Friday, July 15, 2011

Cuomo OKs plans for U.N. to build

The governor gave the United Nations his blessing to replace a park with a commercial tower. However, the international body won't decide until fall whether to proceed.

Gov. Andrew Cuomo signed legislation on Friday that allows the United Nations to construct another building on what is now a park. The transaction is part of large, complicated plan to fill a 21-block gap in the East Side waterfront promenade that runs between East 38th and East 60th streets.The money received from the sale of the park land, combined with funds the city would garner from selling two office buildings, would be used to the extend the promenade.

After receiving an official request from the City Council, the state Legislature last month passed a law that lets city and state officials sign a “memorandum of understanding” by Oct. 10 and allow for the future demolition of Robert Moses Playground so the United Nations could build a tower on the site's 29,000-square-foot blacktop. The park is on First Avenue, across East 42nd Street from the international body.

The legislation was necessary because it takes state approval to eliminate a park, yet law makers won't be in session during the fall when the U.N. is expected to decide whether to move forward with the plan. The memorandum would allow local state representatives to require conditions be met before a deal could proceed. The plan would also be subject to the city's Uniform Land Use Review Procedure.

"For over 60 years, the United Nations has been an important part of New York, bringing jobs, tourism, and economic development to the city," Mr. Cuomo said, in a statement. "This law allows the U.N. to expand its facilities, bringing hundreds of millions of dollars in new investment and helping it better serve its vital mission."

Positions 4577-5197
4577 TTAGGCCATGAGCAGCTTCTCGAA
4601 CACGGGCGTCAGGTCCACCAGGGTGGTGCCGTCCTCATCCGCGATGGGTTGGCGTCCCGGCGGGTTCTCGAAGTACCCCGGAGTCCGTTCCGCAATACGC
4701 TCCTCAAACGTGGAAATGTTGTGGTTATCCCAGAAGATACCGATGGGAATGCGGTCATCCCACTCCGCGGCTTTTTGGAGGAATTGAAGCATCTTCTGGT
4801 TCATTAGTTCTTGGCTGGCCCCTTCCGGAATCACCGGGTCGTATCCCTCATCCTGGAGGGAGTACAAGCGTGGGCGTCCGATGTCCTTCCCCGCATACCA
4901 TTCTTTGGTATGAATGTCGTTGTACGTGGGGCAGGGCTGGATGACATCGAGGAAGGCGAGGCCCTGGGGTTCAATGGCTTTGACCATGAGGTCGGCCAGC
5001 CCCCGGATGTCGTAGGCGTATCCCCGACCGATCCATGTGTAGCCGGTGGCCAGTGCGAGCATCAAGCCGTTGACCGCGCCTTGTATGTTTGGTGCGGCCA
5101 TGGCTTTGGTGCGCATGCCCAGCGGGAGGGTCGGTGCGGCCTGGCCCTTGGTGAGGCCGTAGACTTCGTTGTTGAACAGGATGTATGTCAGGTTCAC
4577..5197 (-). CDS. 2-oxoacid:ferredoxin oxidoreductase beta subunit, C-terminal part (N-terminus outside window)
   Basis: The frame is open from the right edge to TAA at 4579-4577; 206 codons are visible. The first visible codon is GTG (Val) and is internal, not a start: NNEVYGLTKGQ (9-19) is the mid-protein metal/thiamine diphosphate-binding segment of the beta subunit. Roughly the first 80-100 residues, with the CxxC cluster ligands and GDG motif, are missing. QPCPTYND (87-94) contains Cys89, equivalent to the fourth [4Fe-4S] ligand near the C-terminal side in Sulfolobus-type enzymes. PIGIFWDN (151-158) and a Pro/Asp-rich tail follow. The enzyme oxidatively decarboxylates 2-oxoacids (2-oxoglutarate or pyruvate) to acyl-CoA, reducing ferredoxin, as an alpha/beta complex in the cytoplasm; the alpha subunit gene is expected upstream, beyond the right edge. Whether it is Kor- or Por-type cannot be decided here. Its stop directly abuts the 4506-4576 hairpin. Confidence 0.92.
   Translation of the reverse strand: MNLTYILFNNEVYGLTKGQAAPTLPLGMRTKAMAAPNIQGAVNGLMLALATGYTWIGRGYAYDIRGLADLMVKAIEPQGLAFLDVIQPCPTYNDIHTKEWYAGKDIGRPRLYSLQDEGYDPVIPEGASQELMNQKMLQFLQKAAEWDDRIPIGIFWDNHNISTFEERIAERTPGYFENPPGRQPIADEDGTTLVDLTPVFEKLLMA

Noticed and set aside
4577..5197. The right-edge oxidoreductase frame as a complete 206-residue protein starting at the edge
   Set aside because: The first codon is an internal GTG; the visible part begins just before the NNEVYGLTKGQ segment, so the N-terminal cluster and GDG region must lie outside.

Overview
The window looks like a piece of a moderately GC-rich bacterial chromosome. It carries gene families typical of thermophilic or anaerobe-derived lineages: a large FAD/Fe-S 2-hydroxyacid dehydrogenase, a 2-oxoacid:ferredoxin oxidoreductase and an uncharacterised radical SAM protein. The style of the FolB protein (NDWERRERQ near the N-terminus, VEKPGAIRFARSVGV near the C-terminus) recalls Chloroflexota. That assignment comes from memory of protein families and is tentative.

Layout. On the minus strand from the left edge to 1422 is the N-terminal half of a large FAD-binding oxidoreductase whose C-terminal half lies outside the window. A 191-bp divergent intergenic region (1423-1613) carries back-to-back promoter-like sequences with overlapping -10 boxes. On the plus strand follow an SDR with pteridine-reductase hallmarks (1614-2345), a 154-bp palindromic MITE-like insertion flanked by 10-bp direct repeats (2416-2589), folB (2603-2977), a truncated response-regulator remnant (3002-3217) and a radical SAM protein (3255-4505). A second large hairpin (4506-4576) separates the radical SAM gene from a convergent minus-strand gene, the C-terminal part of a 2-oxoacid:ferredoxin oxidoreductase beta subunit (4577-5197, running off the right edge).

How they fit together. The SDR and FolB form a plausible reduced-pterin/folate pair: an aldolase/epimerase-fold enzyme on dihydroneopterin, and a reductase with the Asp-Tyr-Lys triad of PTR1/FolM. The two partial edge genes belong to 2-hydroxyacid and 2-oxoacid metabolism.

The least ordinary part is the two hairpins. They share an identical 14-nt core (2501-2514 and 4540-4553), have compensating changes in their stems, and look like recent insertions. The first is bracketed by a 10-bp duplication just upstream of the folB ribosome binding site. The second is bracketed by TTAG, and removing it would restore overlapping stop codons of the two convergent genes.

Meanwhile, the city last month tapped the firm AECOM to provide engineering, design and planning services for the project and to study both its cost and feasibility. In the past, experts have estimated the project could cost between $150 million and $200 million. There is currently no funding for it.

Additionally, the city will soon begin infrastructure work on an East River pier located between East 38th and East 41st streets that was once leased to Consolidated Edison Co. and could anchor around 34,000 square feet of new public space. The work, which will include rehabilitating the pier's piles and decking, will be funded by a $13 million payment from Con Edison that was part of earlier requirements under its previous lease.

A completion date for the revamped pier and new park space will be determined as the early design work progresses, an Economic Development Corp. spokesman said.

By Theresa Agovino / Crain's New York Business
July 15, 2011 3:37 p.m.